Tom & Jerry Tom & Jerry

Three years after buying Time Warner for $85 billion, AT&T is having second thoughts. In a surprise move, the telecom titan is set to spin off its entertainment assets — now known as Warnermedia — into a new joint venture with Discovery, Inc.

What’s happening? Warnermedia and Discovery have announced their intention to merge. Under the terms of the agreement, AT&T shareholders will control 71% of the new company, with Discovery shareholders owning the rest. David Vaslav, currently CEO and president of Discovery, will lead it. The deal is expected to close in mid-2022, pending approval by regulators and Discovery shareholders.

Who are these companies? Warnermedia is AT&T’s entertainment unit. It is home to the Warner Bros. film and tv studio, CNN, TBS, TNT, and HBO — including young streamer HBO Max. Discovery’s vast reality-tv portfolio includes channels like HGTV, the Food Network, TLC, and Animal Planet. It recently launched the streamer Discovery+, and now has 15 million subscribers across its streaming services.

What animation does Warnermedia own? Plenty: Cartoon Network and Adult Swim, Warner Bros. Animation, classic cartoons platform Boomerang, the Looney Tunes and Hanna-Barbera libraries, and much more. We will map out all its animation-related properties in an upcoming article.

Why merge? The two companies complement one another. Discovery, a minnow in the streaming wars, will become tied to one of the world’s biggest media libraries and a fast-growing streaming platform. Meanwhile, its focus on unscripted content will be an asset to Warnermedia, which has not shown too much interest in this area to date.

But why would AT&T spin off what it bought only recently? Since the takeover in 2018, AT&T has struggled to absorb its media businesses. The conglomerate has found itself saddled with huge debt — $180B as of March 31 — and its stock has been underperforming. It has recently moved to sell off other entertainment assets, such as anime streamer Crunchyroll.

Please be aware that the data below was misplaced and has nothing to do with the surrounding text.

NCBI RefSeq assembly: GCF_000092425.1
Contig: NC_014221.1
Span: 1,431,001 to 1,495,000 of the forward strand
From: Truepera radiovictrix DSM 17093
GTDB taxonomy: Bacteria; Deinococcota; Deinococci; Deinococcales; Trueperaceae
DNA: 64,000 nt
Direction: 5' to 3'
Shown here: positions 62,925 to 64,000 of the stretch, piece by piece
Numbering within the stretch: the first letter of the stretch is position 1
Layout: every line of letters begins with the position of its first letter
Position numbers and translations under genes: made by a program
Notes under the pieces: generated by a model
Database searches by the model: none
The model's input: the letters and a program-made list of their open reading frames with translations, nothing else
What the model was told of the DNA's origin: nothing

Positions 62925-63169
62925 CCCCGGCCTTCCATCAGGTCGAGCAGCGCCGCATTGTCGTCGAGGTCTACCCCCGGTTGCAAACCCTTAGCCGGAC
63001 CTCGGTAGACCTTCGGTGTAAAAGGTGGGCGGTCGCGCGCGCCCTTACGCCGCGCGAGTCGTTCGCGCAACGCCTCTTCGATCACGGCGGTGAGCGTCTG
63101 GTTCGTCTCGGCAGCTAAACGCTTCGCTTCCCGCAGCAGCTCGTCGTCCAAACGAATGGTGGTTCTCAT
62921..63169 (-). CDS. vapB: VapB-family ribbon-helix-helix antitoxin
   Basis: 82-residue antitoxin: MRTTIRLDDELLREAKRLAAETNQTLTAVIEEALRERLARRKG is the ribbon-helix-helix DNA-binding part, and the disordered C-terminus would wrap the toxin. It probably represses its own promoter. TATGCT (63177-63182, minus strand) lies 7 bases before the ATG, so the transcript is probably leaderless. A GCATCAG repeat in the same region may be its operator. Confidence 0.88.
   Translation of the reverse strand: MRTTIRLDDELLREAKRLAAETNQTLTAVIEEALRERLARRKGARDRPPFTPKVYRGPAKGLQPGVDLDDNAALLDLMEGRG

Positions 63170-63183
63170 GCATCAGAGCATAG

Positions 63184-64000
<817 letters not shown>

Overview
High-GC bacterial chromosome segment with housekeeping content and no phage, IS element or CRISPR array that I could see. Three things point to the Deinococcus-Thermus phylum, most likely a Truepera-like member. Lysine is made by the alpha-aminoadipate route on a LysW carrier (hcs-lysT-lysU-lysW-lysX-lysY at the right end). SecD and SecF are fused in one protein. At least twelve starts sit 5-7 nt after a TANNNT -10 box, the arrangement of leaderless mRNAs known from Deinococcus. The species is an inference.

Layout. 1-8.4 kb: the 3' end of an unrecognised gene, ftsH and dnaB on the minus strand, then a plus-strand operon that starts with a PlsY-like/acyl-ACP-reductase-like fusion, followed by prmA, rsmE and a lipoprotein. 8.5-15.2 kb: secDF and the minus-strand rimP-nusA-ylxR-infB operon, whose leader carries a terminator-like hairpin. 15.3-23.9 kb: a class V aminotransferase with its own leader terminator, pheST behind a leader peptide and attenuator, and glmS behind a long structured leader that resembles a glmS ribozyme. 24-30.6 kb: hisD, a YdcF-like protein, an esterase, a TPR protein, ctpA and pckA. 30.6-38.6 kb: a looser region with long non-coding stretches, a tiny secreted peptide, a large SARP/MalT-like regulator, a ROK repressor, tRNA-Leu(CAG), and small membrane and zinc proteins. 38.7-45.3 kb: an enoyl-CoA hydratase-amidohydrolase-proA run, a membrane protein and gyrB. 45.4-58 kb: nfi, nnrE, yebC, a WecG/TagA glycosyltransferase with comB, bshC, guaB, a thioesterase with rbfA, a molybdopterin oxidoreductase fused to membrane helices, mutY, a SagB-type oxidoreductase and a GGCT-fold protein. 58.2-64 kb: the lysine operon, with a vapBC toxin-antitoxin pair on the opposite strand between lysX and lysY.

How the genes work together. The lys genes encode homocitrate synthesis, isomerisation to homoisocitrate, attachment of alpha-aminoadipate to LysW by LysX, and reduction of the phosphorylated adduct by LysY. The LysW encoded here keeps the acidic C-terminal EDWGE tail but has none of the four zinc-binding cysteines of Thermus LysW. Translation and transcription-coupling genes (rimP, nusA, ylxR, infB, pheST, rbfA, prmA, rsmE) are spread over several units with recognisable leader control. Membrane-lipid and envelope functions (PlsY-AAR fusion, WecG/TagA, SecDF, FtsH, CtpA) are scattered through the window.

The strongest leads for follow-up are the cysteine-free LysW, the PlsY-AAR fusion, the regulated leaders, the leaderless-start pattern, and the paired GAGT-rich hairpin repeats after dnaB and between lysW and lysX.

AT&T remains a telecom company first and foremost, and it is investing heavily in developing its 5g network. Some analysts and investors have long questioned how committed it is to building out its entertainment brands — notably HBO Max, which lags behind Netflix and Disney+ in both subscribers and content spend.

What will the new company be called? That is to be confirmed, as is Vaslav’s executive team. Nor do we yet know how the company will be structured. Vaslav has stressed that he will run it with “one culture, one mission.”

Warnermedia and Discovery said in a statement: “The new company will be able to invest in more original content for its streaming services, enhance the programming options across its global linear pay tv and broadcast channels, and offer more innovative video experiences and consumer choices.”

Why does this new venture matter? The company will be a giant, with a value of around $130B. Its combined catalogue will make it an intimidating competitor in the streaming wars. The deal also confirms the failure of AT&T’s experiment with entertainment, striking a symbolic blow against the idea of vertical integration.

The new company will also face big challenges. The merger spells more change at the Warnermedia units, which have been undergoing elaborate restructuring for years. Discovery’s Zaslav has little Hollywood experience, so his leadership represents a gamble. Meanwhile, no word of a role at the company for Jason Kilar, Warnermedia’s reformist CEO.

Warnermedia is holding a virtual upfront on Wednesday, at which it will unveil details of its upcoming programming.

Image at top: “Tom & Jerry,” which was released day-and-date in theaters and on HBO Max

Alex Dudok de Wit

Alex Dudok de Wit is Deputy Editor of Cartoon Brew.